Esty to speak on Trump and environmental protection

Yale University Law School Professor Dan Esty is the former commissioner of the Connecticut Department of Energy and Environmental Protection.

Yale University Law School Professor Dan Esty is the former commissioner of the Connecticut Department of Energy and Environmental Protection.

A Yale environmental law professor will speak on Environmental Protection in the Trump Era and What’s Next? on Wednesday, Nov. 15,  at 7 p.m., in the Pequot Library auditorium, 720 Pequot Avenue, Southport.

The guest speaker for this edition of the Aspetuck Land Trust’s Haskins Lecture Series is Daniel C. Esty, Yale University Law School Hillhouse professor of environmental law and policy and director of Yale’s Center for Environmental Law and Policy. Esty was the commissioner of the Connecticut Department of Energy and Environmental Protection from 2011 to 2014.

White House plans to rescind environmental protection policies and cut funding for the federal Environmental Protection Agency by $2.4 billion have alarmed many environmentalists. The Connecticut Department of Energy and Environmental Protection risks losing $6 million in federal support that would go directly to water and wildlife protection, according to a recent ALT press release.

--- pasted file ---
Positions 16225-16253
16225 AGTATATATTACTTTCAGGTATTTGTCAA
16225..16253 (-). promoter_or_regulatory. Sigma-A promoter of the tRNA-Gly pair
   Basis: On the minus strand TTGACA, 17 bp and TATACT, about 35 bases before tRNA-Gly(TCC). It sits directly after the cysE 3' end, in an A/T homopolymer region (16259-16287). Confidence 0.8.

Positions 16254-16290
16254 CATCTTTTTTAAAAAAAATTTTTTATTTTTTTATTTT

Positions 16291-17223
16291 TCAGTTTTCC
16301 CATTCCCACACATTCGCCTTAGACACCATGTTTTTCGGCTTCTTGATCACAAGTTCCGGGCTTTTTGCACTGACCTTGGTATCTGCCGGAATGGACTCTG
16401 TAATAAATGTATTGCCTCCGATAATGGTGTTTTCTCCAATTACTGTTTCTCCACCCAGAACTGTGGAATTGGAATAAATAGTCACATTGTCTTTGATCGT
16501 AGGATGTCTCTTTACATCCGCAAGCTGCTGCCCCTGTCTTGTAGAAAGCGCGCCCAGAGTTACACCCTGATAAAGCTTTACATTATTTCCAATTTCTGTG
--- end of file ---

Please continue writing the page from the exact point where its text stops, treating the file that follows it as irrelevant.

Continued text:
“President Trump’s decision to back away from the Paris Climate Change Agreement and to pull back from the Obama Administration’s Clean Power Plan and other environmental commitments has been seen by many observers as bad news. And it is,” according to Esty. “But not quite as bad news as many fear — and there may be a silver lining in the dark clouds ahead.”

Admission is free to ALT members and to students with school identification. A suggested donation of $5 per person for others is requested. To register, email [email protected]aspetucklandtrust.org or call 203-260-4737. Doors will open at 6:30, and a dessert reception follows the speaker.

The Haskins Lecture Series honors scientists Caryl and Edna Haskins who bequeathed their Westport estate on Green Acre Lane to the Aspetuck Land Trust in 2002, creating the 16-acre preserve named after them. ALT maintains 44 nature preserves and other conservation-only properties on more than 1,800 acres of land. For more information, visit aspetucklandtrust.org.

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